At the international level IMO is developing its CO2 emissions-monitoring regime through amendments to the Ship Energy Efficiency Management Plan (SEEMP) guidelines for fuel-consumption data collection. It is fair to say that the EC’s alacrity with its MRV regulation has added impetus to the IMO move.
At the 69th session of IMO’s Marine Environment Protection Committee (MEPC 69) in April 2016 member states approved requirements for ships to record and report data on their fuel consumption, with additional data on proxies for the ‘transport work’ undertaken by the ship.
The mandatory data collection system is intended to be the first step in a three-step process in which analysis of the data collected will provide the basis for an objective, transparent and inclusive MEPC policy debate. This, in turn, will allow a decision to be made on whether any further measures are needed to enhance energy efficiency and address GHG emissions from international shipping.
There are ongoing attempts to align the two sets of requirements but for now the EU and IMO schemes differ. A comparison of EU and IMO regulatory regimes for collecting data on emissions and fuel consumption is given in the accompanying table.
|EU-MRV||IMO Data Collection|
|Entry into force||Jul-15||Expected March 2018|
|First monitoring period||2018||2019|
|Monitoring plan||Standardised template||Included in SEEMP|
|Basic parameters||Fuel and CO2||Fuel and CO2|
|Cargo carried||Design deadweight|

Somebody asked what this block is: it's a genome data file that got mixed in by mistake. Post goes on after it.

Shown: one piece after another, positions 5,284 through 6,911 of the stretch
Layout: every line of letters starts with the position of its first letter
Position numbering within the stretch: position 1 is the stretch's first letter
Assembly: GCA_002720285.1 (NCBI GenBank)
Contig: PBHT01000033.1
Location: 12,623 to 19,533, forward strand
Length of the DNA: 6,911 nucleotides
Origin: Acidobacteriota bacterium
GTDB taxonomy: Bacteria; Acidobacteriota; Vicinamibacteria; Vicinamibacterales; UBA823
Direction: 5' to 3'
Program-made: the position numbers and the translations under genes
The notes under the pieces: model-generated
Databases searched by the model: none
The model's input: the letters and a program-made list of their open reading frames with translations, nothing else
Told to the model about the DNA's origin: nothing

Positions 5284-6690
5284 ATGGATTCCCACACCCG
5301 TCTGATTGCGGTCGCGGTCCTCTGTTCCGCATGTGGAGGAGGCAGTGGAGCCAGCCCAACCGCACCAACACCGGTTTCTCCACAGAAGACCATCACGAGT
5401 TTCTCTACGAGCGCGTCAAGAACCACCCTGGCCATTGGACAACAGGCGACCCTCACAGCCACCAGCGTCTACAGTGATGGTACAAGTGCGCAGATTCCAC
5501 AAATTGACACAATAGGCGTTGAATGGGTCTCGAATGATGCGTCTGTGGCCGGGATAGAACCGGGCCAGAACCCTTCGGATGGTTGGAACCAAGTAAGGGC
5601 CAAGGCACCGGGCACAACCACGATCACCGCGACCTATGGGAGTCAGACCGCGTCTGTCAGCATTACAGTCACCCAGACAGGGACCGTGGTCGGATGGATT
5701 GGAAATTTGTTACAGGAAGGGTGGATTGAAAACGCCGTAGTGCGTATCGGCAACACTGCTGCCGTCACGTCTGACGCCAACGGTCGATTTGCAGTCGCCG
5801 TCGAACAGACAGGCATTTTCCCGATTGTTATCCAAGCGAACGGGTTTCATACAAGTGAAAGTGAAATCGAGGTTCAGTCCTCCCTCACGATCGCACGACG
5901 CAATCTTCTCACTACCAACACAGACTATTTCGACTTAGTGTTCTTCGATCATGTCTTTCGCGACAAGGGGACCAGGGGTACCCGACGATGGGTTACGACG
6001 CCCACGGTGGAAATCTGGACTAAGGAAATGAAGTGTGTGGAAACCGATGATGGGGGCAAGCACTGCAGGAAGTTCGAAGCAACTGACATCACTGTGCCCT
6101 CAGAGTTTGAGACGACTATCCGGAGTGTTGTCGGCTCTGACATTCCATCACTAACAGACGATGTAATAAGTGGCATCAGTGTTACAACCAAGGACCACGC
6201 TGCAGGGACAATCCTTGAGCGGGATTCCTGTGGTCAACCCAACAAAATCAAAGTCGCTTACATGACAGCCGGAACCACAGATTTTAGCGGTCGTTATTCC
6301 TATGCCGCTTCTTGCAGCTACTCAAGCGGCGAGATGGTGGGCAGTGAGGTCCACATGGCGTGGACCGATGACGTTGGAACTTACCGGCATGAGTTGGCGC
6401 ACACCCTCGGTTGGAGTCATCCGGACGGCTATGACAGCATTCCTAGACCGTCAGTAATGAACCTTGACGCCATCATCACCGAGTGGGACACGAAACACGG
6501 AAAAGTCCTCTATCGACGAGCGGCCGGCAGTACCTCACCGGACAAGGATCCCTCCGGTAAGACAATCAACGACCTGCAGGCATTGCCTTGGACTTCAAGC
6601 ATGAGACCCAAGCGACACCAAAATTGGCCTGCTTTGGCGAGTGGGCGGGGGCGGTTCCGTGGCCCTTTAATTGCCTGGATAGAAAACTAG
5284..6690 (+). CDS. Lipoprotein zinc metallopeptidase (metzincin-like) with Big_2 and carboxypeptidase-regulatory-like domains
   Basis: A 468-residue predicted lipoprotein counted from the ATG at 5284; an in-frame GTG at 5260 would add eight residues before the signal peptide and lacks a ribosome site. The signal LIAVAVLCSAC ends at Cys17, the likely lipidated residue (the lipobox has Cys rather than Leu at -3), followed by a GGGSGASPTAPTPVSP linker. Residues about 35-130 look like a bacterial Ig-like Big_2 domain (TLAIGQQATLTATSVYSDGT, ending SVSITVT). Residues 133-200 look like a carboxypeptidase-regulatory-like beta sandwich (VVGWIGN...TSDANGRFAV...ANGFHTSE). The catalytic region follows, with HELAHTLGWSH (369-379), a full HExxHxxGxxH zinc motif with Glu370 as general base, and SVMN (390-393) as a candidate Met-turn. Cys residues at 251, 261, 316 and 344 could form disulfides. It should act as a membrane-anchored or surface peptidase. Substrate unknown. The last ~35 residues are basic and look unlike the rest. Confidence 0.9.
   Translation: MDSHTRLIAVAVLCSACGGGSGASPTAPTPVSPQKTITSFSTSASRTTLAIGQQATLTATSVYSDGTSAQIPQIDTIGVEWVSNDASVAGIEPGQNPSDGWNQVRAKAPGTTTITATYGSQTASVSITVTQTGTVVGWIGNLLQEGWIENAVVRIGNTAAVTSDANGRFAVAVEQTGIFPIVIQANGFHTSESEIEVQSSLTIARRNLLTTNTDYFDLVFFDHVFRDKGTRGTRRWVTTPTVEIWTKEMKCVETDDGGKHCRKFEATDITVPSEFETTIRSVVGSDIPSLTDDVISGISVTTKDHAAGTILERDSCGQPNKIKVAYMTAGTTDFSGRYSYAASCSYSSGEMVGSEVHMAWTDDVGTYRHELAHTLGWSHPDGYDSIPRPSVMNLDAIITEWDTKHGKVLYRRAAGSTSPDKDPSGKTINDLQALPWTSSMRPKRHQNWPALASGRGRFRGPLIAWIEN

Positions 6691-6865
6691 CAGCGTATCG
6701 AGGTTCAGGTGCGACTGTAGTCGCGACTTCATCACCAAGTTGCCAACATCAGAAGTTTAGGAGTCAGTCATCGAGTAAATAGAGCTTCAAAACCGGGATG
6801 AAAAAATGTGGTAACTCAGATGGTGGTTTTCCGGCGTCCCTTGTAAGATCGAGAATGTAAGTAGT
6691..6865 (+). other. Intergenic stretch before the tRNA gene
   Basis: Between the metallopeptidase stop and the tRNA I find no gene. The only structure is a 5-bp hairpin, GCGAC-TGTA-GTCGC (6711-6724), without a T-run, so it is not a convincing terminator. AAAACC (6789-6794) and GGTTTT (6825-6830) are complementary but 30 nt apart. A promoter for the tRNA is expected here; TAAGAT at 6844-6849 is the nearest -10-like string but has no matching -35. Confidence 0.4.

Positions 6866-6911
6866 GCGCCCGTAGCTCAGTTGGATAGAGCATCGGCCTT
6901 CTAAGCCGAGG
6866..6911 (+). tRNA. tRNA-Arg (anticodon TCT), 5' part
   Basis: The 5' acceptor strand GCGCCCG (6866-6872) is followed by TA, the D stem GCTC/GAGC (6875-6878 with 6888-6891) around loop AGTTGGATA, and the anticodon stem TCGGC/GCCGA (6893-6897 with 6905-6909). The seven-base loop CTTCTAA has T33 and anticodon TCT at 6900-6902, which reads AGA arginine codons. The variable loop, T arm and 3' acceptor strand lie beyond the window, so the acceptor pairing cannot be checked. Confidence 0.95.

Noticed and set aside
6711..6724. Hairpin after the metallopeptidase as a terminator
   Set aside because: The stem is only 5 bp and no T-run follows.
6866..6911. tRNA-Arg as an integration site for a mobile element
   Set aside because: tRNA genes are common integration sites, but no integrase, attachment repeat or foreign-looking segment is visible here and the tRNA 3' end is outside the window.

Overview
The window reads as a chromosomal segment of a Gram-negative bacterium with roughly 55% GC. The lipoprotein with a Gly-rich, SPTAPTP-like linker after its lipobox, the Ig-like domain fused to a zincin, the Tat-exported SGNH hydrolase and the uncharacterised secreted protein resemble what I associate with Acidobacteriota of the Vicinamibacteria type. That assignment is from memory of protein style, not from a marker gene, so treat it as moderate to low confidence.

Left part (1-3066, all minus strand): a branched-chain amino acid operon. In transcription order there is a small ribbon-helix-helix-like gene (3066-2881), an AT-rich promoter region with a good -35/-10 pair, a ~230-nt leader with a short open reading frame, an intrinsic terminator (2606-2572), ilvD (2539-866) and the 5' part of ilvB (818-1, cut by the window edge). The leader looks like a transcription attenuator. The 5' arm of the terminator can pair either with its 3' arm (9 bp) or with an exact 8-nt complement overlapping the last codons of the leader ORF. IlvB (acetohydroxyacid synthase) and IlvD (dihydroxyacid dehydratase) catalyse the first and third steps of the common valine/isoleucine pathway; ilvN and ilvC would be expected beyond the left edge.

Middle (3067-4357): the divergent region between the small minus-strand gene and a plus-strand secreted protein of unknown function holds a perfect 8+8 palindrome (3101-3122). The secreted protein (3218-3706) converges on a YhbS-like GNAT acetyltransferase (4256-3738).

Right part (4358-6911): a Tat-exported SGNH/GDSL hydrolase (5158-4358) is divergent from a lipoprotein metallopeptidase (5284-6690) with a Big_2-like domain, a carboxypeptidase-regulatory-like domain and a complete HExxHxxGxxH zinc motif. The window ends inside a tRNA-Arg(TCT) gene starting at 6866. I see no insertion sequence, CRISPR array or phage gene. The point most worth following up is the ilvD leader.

|Time at sea and in port|
|Reporting to||European Commission||Flag state|
|Verification||Accredited third party verifier||Flag state, via responsible organisations|
Quite aside from the issue of a possible harmonisation between the two systems, the implementation of the EU and IMO data collection regimes are particularly ambitious undertakings.
A key challenge is developing a fair and viable methodology for calculating a ship’s average energy efficiency that accommodates variables such as the weather, currents and charterer requirements as well as a situation in which differing types of ship are carrying the same cargo.
If recorded emissions data is unable to reflect considerations such as the voyage orders laid down by charterers, it will be open to misinterpretation.
There are also major concerns over the accuracy and possible mishandling of collected emissions data. Wherever there is a number, there will be a ranking and a comparison with others. The underlying principle that CO2 data collected should remain anonymous will be difficult to uphold.
Shipowner non-governmental organisations (NGOs) support a single global framework for collecting reliable ship CO2 emissions data, as long as such a regime does not impose unnecessary and additional administrative and operational burdens on vessels that compromise their safety.
A route to possible global harmonisation exists. The EU-MRV regulation contains a provision that allows the European Commission to propose adjustments to align with any similar regime adopted by IMO.
However, a major hurdle facing the harmonisation of the IMO and EU CO2 emissions data collection regimes is their timing. The development of the EU-MRV scheme, with its regional verification mechanism, is at least a year ahead of the IMO initiative and is unlikely to be abandoned before a global data-collection system is in place. That means there will be a period of misalignment, or overlap, even if all parties agree to harmonise.
Further discussions on the IMO data-collection system will take place at MEPC 70 in October.
And so next month’s discussion is building up to be one of the committee’s most important meetings in some time.